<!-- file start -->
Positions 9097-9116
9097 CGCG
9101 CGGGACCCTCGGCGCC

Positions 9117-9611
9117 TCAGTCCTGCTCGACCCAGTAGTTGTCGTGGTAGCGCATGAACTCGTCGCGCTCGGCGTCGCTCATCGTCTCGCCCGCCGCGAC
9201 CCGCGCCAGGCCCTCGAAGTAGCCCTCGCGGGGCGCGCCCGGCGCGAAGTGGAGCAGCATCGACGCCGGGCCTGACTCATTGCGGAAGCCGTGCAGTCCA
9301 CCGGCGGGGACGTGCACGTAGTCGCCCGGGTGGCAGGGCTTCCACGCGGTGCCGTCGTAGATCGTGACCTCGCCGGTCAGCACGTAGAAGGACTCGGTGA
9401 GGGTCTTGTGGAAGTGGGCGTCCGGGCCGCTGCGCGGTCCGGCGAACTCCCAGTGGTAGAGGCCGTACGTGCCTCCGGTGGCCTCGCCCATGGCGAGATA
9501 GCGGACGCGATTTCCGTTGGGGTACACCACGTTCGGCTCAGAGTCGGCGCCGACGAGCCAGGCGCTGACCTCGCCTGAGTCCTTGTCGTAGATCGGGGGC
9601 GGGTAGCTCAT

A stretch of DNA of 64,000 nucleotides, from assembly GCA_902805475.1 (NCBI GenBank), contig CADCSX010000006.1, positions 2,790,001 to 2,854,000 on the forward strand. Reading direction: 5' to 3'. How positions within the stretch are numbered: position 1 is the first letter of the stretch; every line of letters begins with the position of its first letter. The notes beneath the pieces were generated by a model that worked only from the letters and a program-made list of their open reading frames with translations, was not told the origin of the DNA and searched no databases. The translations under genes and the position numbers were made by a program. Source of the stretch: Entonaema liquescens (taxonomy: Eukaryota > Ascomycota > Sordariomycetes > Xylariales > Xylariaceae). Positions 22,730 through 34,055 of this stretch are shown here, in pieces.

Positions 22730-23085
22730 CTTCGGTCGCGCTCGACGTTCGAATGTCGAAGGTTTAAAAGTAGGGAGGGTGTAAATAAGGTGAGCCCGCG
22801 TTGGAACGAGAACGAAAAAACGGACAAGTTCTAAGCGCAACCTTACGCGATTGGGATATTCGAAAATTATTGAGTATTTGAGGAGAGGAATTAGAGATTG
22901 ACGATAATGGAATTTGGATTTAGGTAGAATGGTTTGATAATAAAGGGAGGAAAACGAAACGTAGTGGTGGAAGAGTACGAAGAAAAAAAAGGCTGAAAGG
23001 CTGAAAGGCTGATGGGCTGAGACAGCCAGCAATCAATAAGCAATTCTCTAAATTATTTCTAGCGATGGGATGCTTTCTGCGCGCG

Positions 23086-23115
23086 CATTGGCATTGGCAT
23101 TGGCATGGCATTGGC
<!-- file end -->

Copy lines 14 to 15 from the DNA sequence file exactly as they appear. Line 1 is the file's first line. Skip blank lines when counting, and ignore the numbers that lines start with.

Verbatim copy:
22801 TTGGAACGAGAACGAAAAAACGGACAAGTTCTAAGCGCAACCTTACGCGATTGGGATATTCGAAAATTATTGAGTATTTGAGGAGAGGAATTAGAGATTG
22901 ACGATAATGGAATTTGGATTTAGGTAGAATGGTTTGATAATAAAGGGAGGAAAACGAAACGTAGTGGTGGAAGAGTACGAAGAAAAAAAAGGCTGAAAGG